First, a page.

Culture & Society Czech Republic News

Iconic photographer donates 2,000 photos to Czech Republic

josef-koudelka-photography

Prague, Czech Republic – The world-famous Czech-born photographer Josef Koudelka said he was donating almost 2,000 of his photographs to the Czech Republic.

The vast majority of them, some 1,800 photographs including among his most famous series that captured the dramatic events surrounding the 1968 invasion of Czechoslovakia by Soviet-led troops – will go to the Museum of Decorative Arts (UPM) in Prague.

The rest will be donated to various other Czech cultural institutions, including the National Museum and the Brno Moravian Gallery.

“I have no doubt that the donation was placed into the right hands and it will be treated correctly in the future”, Koudelka, 83, said, adding that more similar donations could be made later on.

Speaking from the Czech Ministry of Culture earlier this week, the renowned photographer said he was trying to get his work and archives in order as he was getting old and was now unable to travel as much as he used to.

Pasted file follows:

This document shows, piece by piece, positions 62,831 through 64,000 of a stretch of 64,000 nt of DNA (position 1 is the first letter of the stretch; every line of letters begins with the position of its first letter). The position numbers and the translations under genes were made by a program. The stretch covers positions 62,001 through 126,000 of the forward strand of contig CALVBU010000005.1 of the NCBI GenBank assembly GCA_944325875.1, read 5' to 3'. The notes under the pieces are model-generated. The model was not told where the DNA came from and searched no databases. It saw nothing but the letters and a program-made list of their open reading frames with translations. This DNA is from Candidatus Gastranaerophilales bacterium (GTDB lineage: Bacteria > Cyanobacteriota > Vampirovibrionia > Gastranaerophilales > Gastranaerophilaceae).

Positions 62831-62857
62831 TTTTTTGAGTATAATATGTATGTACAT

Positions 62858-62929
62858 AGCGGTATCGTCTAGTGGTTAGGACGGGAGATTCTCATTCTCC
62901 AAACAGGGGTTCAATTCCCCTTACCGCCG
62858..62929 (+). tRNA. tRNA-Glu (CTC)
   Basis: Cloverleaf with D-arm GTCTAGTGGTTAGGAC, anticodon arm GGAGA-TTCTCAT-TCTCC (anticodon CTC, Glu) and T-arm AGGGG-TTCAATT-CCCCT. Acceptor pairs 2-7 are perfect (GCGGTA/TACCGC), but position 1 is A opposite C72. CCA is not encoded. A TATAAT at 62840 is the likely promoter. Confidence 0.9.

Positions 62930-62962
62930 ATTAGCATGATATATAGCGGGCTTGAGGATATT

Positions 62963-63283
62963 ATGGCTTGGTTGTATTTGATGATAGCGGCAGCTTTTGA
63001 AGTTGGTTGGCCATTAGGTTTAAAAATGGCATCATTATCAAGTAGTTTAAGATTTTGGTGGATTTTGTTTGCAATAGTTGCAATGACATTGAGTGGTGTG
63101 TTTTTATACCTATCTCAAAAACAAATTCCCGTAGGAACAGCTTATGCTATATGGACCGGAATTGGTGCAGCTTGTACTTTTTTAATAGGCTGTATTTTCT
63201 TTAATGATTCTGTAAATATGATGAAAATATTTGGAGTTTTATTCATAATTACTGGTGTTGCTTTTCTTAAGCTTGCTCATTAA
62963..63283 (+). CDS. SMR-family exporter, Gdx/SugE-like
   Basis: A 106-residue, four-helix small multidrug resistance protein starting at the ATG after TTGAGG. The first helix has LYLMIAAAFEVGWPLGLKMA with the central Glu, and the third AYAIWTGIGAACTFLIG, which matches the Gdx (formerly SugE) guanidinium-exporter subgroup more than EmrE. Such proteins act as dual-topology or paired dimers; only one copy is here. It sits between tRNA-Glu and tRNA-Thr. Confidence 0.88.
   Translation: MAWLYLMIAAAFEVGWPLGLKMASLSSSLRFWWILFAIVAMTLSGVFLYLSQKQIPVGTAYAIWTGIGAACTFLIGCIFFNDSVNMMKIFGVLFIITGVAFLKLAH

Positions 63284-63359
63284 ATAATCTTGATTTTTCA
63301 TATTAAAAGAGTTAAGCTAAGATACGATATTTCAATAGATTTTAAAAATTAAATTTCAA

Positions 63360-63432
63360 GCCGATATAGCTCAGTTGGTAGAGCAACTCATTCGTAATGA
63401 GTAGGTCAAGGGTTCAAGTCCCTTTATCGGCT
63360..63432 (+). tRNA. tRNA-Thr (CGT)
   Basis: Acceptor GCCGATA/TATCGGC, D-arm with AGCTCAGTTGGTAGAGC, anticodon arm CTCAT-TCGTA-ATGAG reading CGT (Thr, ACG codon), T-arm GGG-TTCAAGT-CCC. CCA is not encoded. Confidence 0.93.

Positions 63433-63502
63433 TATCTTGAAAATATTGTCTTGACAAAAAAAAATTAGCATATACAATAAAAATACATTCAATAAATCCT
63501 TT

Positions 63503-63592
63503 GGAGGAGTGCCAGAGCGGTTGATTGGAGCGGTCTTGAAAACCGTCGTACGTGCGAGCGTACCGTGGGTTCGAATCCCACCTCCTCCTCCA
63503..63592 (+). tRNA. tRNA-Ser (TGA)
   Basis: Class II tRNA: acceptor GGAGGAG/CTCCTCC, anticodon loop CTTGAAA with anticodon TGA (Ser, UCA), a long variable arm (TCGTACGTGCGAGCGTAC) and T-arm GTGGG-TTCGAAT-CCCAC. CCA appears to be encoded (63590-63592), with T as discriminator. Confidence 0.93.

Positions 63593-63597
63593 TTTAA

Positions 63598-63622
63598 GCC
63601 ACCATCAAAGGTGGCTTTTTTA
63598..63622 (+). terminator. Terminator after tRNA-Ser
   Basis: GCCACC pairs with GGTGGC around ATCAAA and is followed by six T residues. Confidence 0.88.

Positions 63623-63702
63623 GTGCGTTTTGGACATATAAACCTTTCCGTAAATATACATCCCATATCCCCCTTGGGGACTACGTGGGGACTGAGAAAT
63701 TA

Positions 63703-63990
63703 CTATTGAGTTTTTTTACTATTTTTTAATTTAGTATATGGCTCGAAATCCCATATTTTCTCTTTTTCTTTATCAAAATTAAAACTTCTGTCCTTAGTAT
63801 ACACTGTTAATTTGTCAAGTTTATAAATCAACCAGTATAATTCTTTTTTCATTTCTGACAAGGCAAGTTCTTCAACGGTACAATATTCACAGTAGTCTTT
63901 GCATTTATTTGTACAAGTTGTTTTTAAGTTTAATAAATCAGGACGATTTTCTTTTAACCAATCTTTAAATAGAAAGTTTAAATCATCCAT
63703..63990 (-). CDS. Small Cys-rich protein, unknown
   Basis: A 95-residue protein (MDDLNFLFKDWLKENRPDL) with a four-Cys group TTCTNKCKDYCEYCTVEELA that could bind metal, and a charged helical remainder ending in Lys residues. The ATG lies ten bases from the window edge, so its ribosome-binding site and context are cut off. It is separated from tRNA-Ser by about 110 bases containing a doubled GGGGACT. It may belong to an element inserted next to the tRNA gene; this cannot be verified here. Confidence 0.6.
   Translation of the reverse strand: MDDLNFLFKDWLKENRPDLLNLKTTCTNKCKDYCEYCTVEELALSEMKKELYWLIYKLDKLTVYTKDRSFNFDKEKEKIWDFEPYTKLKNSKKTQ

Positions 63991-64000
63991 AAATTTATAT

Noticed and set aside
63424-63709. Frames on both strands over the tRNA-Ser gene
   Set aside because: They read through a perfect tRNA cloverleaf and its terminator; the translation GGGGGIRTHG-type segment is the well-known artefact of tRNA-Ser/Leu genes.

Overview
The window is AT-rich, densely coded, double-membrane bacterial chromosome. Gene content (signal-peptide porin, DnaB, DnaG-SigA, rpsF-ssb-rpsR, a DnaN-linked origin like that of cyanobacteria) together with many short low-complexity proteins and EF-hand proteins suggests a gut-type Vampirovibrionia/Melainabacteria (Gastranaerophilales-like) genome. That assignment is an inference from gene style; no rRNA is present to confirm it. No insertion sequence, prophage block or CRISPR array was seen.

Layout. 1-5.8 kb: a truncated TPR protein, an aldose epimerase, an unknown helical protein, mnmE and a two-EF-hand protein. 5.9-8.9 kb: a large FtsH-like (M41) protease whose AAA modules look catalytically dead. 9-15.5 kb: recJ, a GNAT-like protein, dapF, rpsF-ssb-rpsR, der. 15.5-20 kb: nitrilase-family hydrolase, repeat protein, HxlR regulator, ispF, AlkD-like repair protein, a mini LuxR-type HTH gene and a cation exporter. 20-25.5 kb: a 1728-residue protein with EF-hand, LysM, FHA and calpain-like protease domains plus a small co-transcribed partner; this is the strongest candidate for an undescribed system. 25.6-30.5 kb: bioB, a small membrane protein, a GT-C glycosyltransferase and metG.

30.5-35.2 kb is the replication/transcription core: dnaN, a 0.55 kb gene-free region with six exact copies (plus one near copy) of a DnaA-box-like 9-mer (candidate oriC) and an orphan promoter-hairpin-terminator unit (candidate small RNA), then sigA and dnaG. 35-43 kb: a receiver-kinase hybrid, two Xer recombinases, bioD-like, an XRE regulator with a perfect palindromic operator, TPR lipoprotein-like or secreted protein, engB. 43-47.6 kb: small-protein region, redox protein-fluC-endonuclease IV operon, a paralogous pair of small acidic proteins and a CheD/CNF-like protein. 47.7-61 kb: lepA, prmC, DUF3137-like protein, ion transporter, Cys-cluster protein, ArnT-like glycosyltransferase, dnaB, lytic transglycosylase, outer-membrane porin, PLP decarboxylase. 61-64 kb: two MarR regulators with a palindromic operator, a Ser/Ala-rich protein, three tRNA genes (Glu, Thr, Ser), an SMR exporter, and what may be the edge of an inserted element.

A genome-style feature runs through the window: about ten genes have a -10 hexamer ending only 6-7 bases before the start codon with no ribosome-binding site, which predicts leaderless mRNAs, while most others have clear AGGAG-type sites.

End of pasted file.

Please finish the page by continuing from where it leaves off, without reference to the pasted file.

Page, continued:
He also put his trust in his foundation – composed of long-time collaborators Irena Sorfova, Jonathan Roquemore and Stuart Alexander – to continue his goals and take care of his legacy.

Born in a small Moravian town in 1938, Josef Koudelka studied at the Czech Technical University in Prague (CVUT) and started his career as an aeronautical engineer. He dedicated himself full-time to photography from the mid-1960s, with extensive work capturing the life in Roma communities in Czechoslovakia and other Central and Eastern European countries.

He reached world-wide fame with his coverage of the invasion of Czechoslovakia by Warsaw Pact troops in August 1968, the so-called Invasion 68 cycle published under the anonymous initials P.P (Prague Photographer) in The Sunday Times magazine.

He left Czechoslovakia in 1970 and received political asylum in England, where he stayed for more than a decade. He later moved to France and received French citizenship in 1987, a few years before the fall of communism in Central and Eastern Europe. He was able to return to his home country only in 1990 and has since divided his time between France and the Czech Republic.

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